Yet none of this seems to have discouraged Ahmadinejad, whose son is married to Mashaei's daughter. Ahmadinejad has been trying to groom Mashaei for years as his potential heir and now appears reluctant to toss his backing behind a less controversial figure.
To that end, the president has hit the road as a cheerleader for Mashaei under the slogan "Long Live Spring."
At one stop, Ahmadinejad described Mashaei as "a pious man." At another event he called him "excellent, wise," and at a third said his adviser has "a heart like a mirror."
At last week's event, both men burst into tears as they discussed the need to help children with cancer. Ahmadinejad then "thanked God for having the opportunity to get to know Mashaei."
Ahmadinejad appears to be banking on his populist appeal to force the Guardian Council — the gatekeepers for the candidates — to consider Mashaei too prominent to reject.
"Ahmadinejad doesn't want to go out with a whimper. That's not his style," said Mustafa Alani, an analyst at the Gulf Research Center based in Geneva. "He wants his legacy, his man, as his successor."
Tehran-based political analyst Sadeq Zibakalam also sees Mashaei as Ahmadinejad's last-ditch insurance policy. Without an ally as successor, Ahmadinejad fears he will be cast to the political sidelines.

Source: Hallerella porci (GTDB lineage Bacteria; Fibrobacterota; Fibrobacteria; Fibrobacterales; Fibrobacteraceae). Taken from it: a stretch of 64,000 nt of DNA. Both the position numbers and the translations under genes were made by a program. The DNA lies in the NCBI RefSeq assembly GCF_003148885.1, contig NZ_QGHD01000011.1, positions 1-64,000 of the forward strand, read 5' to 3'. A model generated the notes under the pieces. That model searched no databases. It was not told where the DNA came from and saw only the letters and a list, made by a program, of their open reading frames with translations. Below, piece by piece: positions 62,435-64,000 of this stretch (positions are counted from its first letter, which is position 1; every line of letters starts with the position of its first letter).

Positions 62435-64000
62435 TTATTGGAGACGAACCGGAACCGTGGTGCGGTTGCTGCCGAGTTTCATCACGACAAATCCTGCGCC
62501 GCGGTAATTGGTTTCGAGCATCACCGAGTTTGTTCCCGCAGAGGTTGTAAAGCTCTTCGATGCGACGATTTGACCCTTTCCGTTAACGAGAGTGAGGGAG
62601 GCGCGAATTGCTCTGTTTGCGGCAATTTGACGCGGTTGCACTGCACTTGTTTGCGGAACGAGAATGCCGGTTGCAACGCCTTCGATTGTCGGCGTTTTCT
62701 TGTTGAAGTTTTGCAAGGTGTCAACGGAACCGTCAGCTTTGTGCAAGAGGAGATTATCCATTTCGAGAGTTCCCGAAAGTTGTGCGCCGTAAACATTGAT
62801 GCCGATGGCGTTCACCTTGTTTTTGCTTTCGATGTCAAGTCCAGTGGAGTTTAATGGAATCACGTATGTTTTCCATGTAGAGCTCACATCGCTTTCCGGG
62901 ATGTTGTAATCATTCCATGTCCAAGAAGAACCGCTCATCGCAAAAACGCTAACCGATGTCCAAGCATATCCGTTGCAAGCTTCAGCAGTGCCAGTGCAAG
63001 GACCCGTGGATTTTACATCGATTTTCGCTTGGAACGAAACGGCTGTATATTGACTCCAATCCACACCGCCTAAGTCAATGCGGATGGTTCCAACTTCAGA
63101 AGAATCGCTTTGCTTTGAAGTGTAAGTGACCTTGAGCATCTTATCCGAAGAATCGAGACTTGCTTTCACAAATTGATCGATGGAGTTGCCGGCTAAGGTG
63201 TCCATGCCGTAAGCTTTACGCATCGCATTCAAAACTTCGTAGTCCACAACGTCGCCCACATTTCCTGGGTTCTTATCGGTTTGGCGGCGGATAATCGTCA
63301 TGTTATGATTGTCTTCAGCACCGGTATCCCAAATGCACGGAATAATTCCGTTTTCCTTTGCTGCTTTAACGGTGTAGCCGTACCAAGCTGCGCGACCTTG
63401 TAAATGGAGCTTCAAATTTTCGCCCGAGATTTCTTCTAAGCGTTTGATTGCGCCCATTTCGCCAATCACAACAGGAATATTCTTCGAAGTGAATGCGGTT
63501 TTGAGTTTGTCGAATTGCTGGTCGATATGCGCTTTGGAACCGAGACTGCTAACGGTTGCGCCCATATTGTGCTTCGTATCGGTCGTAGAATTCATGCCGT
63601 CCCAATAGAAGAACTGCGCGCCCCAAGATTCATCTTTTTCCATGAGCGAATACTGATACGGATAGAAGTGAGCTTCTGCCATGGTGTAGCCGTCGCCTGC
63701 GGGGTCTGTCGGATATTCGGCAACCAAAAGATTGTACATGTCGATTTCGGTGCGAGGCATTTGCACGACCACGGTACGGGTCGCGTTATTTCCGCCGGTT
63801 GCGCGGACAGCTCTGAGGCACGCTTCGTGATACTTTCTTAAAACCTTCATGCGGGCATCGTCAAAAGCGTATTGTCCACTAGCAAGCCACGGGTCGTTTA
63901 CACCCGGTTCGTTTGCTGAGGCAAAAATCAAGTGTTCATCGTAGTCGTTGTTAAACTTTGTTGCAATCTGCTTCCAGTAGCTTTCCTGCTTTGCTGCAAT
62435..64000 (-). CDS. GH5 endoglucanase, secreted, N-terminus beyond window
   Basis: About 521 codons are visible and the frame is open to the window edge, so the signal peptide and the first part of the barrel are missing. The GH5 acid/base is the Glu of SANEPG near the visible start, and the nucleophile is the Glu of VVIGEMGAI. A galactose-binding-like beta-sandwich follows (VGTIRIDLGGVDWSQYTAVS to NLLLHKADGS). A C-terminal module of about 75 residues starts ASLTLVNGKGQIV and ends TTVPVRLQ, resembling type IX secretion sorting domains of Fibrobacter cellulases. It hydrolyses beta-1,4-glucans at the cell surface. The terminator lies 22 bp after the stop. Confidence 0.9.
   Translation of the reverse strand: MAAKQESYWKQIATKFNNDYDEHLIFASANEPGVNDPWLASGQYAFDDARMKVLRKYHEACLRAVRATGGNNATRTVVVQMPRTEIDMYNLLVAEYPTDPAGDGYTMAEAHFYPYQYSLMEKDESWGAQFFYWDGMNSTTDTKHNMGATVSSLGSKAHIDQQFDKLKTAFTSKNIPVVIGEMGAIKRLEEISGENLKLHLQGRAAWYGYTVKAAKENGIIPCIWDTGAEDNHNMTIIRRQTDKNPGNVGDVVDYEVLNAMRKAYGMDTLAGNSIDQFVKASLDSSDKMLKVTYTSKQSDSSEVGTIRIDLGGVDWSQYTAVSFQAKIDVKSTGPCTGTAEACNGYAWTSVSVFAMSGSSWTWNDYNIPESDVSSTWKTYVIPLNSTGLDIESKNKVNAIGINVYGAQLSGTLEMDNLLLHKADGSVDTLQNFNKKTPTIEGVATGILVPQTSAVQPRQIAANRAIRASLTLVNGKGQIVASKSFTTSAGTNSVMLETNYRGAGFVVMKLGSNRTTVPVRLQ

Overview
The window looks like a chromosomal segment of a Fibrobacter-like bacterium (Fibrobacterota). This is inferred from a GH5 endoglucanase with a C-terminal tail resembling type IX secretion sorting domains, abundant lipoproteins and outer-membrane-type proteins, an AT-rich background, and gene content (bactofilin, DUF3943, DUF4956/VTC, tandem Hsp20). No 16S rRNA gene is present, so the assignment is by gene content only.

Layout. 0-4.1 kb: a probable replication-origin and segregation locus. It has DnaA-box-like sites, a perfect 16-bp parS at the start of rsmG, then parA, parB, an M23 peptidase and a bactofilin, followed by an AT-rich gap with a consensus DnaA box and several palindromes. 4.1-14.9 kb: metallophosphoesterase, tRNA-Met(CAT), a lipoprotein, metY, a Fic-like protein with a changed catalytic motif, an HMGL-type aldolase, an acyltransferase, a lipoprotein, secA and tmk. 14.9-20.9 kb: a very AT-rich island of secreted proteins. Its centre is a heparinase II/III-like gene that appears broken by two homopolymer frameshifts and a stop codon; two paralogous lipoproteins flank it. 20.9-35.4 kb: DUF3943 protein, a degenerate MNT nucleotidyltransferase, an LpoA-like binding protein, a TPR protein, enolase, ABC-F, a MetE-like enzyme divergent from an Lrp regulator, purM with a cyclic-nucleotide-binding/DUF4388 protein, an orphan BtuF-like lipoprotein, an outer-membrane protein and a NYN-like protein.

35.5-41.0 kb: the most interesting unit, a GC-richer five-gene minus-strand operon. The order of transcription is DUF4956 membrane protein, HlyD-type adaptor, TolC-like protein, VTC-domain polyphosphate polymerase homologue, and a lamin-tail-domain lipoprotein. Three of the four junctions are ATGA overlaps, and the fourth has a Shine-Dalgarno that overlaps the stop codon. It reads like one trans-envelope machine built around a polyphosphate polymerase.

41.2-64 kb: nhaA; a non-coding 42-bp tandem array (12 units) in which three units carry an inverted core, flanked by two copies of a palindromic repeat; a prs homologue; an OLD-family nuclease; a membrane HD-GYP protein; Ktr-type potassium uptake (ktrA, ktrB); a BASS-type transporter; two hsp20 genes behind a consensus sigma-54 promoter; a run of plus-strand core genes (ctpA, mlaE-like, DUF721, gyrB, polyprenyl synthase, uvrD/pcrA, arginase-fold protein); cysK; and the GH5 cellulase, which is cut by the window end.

"Ahmadinejad has no option but to get one of his loyalists into power," he said.
It will be more than a month before the candidate list is finalized. The presidential hopefuls will register from May 7-11, the semiofficial Fars news agency reported Monday.
Already, however, the general contours are taking shape.
There is Ahmadinejad's quest for Mashaei as the only active campaign roadshow.
Many conservatives, meanwhile, seem to be coalescing around a three-way alliance — all apparently in the good graces of the ruling system — of former Foreign Minister and current Khamenei adviser Ali Akbar Velayati; Tehran Mayor Mohammad Bagher Qalibaf and prominent lawmaker Gholam Ali Haddad Adel, whose daughter is married to Khamenei's son.
"Should we win, our coalition will form the backbone of the future government," Velayati told a press conference earlier this month, suggesting that the potential winner would seek key posts for the other two.